EPA Administrator Gina McCarthy speaks at a press conference with Mayor Greg Stanton and City Councilwoman Kate Gallego, congratulating Phoenix on achieving its sustainability goals.

Allison Hurtado/AFN

Phoenix has big plans when it comes to sustainability.

This week Mayor Greg Stanton joined U.S. Environmental Protection Agency (EPA) administrator Gina McCarthy to dedicate a new 1.2-megawatt sunpower solar system expected to serve approximately 32 percent of the electricity demand at two city garages.

“Investments like we’re seeing in Phoenix help set a national model in how cities and municipalities can come together to cut carbon pollution, save taxpayer dollars, strengthen local economies, and still safeguard the local environment,” McCarthy said.

The new system was designed and built by SunPower Corp. Under an agreement with SunPower, Wells Fargo Bank owns the system and the city hosts it while buying electricity rates that are competitive with retail electricity. The renewable energy credits produced by the system will be transferred to Arizona Public Services (APS). The project was completed at the end of 2013. The panels are located on top of city parking garages on Adams and Washington streets.

“With the new solar arrays installed, Phoenix now has more than 15.25 megawatts of installed solar capacity at 26 facilities, which is the equivalent to powering more than 3,000 Valley homes,” said Vice Mayor Bill Gates, chairman of the City Council Finance, Efficiency, Economy and Sustainability (FECS) Subcommittee.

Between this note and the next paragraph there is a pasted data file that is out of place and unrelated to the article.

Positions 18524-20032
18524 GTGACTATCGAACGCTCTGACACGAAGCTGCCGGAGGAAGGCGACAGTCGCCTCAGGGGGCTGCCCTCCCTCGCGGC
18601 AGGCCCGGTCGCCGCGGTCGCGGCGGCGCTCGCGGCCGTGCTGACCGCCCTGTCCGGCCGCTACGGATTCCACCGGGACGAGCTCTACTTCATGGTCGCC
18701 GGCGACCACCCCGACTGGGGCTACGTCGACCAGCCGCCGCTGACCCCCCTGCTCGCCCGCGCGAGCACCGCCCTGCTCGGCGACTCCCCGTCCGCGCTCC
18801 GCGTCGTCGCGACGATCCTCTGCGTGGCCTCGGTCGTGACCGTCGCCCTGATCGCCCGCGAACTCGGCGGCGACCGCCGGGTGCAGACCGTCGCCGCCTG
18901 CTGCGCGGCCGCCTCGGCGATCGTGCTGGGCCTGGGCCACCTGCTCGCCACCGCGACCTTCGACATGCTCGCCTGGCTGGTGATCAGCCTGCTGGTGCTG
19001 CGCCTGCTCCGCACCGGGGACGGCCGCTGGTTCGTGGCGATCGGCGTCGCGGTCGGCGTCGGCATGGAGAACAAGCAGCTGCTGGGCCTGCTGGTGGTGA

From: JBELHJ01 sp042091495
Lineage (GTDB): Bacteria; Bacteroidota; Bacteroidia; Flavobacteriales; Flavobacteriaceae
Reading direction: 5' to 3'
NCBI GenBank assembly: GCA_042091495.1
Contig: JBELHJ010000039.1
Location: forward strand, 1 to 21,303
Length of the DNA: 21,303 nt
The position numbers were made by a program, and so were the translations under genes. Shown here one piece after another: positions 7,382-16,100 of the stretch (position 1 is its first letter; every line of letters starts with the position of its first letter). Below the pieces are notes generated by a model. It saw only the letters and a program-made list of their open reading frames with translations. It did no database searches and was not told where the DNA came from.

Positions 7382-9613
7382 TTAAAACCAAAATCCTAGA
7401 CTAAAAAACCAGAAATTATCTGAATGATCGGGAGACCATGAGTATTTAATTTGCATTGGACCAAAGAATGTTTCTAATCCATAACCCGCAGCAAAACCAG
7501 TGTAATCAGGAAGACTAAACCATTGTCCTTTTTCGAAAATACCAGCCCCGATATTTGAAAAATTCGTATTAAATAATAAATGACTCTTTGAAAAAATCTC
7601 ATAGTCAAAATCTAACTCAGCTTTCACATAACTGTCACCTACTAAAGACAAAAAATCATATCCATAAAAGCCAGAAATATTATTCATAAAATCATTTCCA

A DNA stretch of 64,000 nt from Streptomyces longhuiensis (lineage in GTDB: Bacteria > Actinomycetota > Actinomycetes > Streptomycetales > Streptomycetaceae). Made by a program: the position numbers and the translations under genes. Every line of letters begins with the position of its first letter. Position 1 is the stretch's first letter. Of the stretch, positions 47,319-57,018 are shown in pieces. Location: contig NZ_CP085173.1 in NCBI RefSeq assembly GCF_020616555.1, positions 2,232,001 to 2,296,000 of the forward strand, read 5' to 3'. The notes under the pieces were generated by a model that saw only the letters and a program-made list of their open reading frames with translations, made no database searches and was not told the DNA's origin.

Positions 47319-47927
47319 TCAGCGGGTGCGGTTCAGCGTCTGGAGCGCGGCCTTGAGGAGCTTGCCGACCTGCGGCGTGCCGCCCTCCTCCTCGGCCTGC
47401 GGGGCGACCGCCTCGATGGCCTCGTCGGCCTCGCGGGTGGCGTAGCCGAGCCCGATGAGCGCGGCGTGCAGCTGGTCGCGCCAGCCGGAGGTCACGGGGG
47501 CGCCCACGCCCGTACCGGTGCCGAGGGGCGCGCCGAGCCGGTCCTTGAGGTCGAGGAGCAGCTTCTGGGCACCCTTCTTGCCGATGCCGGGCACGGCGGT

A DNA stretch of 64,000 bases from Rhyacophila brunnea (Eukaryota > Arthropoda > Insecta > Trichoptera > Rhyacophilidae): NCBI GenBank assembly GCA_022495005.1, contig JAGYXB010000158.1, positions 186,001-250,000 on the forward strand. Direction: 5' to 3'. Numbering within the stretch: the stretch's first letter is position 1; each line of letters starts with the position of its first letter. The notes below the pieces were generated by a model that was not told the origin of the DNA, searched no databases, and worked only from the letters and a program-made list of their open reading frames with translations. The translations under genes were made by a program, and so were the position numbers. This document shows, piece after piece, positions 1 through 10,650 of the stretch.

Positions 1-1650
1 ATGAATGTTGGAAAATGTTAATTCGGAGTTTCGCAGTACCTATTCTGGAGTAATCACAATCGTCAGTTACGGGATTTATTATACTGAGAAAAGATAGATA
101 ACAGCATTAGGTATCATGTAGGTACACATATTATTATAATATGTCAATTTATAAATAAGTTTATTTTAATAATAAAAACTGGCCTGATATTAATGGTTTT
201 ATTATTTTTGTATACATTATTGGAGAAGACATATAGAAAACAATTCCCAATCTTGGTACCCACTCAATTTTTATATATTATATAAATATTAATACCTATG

Gates recently challenged the city to create a new goal of reducing Greenhouse Gas Emissions by 15 percent by 2015 after the city accomplished its former goal of 5 percent.

Phoenix City Council also approved a four-year agreement to work with Arizona State University to establish a public/private sustainability incubator called the Center for Resource Intelligence (CfRI). CfRI will be a network of public and private entities focused on converting waste and other resources in economic value.

“This is about turning trash once destined for the landfill into business opportunities and jobs for our community,” Stanton said. “With this effort, Phoenix can lead the way to discover how to reduce our waste in a way that spurs innovation and advances our economy.”

City staff estimates an additional 10 to 25 percent diversion of solid waste from landfill to other uses through the research and development of the CfRI and partnerships with the private sector. For more information on the partnership, visit

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